9. Boatsteve

    Boatsteve New Member

    Dec 12, 2010
    Ill River
    1974 Boatel 47 Islander
    1997 Searay 27 Dancer
    1985 Hurricane 18
    454,s and one 140HP
    Tools and a Shop manual plus common spares on board, extra wire, spark plugs, fuel filter, belts, drive oil, motor oil, duct tape, electircal tape, wood plugs to fit all thru hull fittings, and if your boat is older, spare water pump, timming chain, fuel pump. these are only if you are traveling in remote areas, but carry them and they will never fail don't and they will. and don't forget tools to install any parts you carry!
  10. My58SR

    My58SR Banned

    Dec 20, 2010
    South FL
    58 Sundancer 2 Raymarine 140W
    One quick question...what is the difference between a
    Super Moderator and just a moderator.

    Also how you become one.

    Mike :huh:
  11. Kingsfr

    Kingsfr Member

    Jun 23, 2011
    Great South Bay, Long Island, NY
    2005 Sea Ray 270 SUNDECK
    2012 Mercruiser 383 Stroker W/ Bravo III
    As far as flushing your motor after every use in salt water...what do people who keep their boats in the water in a slip for the whole season do?
  12. skb0203

    skb0203 New Member

    May 10, 2011
    Richmond Hill, Ga
    2006 240 sundeck. 2008 GMC Sierra 1500 or 2003 Fleetwood Pace Arrow 37A, Lowrance HDS7 gps/plotter,
    Mercruser 5.0 MPI BravoIII
    Dotty-We operate out 240SD in salt water most of the time. We flush after every use. We use a product called Salt a Way. It really works great. We flush the engine first, the use the remains in the canister to wash down the boat, prior to a good washing. I have operated boats in salt water for over 40 yrs we have always flushed the motors after each outing. In fact for me this is the most important part of my post trip maintenence/clean up!
  13. skb0203

    skb0203 New Member

    May 10, 2011
    Richmond Hill, Ga
    2006 240 sundeck. 2008 GMC Sierra 1500 or 2003 Fleetwood Pace Arrow 37A, Lowrance HDS7 gps/plotter,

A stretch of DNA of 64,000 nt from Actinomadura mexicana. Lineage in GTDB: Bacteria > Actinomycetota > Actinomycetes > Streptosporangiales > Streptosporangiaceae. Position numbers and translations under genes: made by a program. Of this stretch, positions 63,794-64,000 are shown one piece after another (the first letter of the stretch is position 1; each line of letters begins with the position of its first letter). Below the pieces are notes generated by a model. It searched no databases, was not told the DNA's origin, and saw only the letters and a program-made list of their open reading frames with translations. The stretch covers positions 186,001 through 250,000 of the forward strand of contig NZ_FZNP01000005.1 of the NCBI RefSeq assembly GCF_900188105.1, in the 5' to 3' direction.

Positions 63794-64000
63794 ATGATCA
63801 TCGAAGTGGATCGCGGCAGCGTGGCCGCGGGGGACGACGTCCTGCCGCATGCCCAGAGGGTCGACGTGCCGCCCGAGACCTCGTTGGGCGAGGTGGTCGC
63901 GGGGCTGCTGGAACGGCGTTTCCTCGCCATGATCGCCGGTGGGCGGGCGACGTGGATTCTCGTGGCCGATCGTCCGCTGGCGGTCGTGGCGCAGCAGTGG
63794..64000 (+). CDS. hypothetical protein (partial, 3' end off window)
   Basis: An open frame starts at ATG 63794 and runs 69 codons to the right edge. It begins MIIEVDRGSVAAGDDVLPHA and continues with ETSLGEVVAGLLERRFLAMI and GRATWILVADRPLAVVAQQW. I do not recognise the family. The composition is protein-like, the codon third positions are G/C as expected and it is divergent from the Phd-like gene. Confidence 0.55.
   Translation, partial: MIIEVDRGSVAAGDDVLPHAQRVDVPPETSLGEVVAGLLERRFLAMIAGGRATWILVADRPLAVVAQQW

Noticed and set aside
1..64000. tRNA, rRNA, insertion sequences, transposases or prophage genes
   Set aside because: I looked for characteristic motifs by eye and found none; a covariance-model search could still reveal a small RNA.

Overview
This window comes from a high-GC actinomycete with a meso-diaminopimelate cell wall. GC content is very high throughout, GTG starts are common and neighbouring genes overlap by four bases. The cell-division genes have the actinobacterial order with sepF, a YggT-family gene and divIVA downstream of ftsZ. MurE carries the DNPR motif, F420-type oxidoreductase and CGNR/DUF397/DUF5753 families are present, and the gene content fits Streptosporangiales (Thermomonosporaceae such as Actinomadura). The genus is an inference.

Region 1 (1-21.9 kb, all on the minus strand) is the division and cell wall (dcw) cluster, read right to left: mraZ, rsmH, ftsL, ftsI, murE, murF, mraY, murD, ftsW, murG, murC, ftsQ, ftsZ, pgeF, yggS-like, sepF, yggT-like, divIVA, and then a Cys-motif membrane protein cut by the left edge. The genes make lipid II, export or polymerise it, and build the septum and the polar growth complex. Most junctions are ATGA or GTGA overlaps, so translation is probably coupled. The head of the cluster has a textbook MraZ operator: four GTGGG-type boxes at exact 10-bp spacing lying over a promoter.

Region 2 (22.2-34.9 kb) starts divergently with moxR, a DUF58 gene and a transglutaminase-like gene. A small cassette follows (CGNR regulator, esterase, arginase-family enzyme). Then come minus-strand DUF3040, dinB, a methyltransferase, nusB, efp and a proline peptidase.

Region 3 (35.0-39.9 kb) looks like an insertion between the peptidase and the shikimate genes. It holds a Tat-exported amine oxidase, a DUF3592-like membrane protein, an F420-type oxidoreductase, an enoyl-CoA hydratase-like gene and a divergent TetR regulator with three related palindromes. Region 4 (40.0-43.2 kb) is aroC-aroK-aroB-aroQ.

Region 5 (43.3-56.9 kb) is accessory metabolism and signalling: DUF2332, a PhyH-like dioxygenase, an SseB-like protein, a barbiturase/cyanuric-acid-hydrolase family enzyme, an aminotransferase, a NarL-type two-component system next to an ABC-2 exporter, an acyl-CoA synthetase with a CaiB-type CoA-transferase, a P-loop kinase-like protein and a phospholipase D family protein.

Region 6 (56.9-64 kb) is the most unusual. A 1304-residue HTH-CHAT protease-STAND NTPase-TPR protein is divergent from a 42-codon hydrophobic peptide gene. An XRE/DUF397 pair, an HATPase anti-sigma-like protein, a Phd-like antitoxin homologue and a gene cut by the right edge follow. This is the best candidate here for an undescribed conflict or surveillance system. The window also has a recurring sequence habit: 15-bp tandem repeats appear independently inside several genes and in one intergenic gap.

Mercruser 5.0 MPI BravoIII
    Most don't do anything, some install a flush system on the raw water lines and use a hose at the dock to flush with fresh water. These systems allow you to flush the internals. A friend has it on his 280 Sundancer that stays at his dock on the ICW most of the year.
  14. Lidokey

    Lidokey New Member

    Apr 14, 2013
    260 Sundeck, 2012
    5.0L Bravo III
    I'd echo this advice. There is some debate about corrosion. Some say it doesn't matter if you flush in salt water since the cast iron manifolds will rust with fresh or salt water. To me, the minor cost (~$350.00) to have the flush system installed by the dealer was a no-brainer. Seems logical that a fresh water rinse after a salt water ride is a good thing. Even if it doesn't make a big difference, it establishes you as someone who takes excellent care of your boat and should help at re-sale time . Only warning is that using the flush system is a bit counter-intuitive. If you turn on the fresh water supply and wait too long to start the engine, you can fill the engine with water. NOT a good idea! Make certain you have an on/off valve at the end of the quick disconnect hose at the engine fitting so you can start the engine and within a couple of seconds turn on the water.
    To me, the only area of debate is whether the product, Salt A Way adds value. I sometimes use it, at other times not. Appreciate thoughts from others on this.

Share This Page

Show Sidebar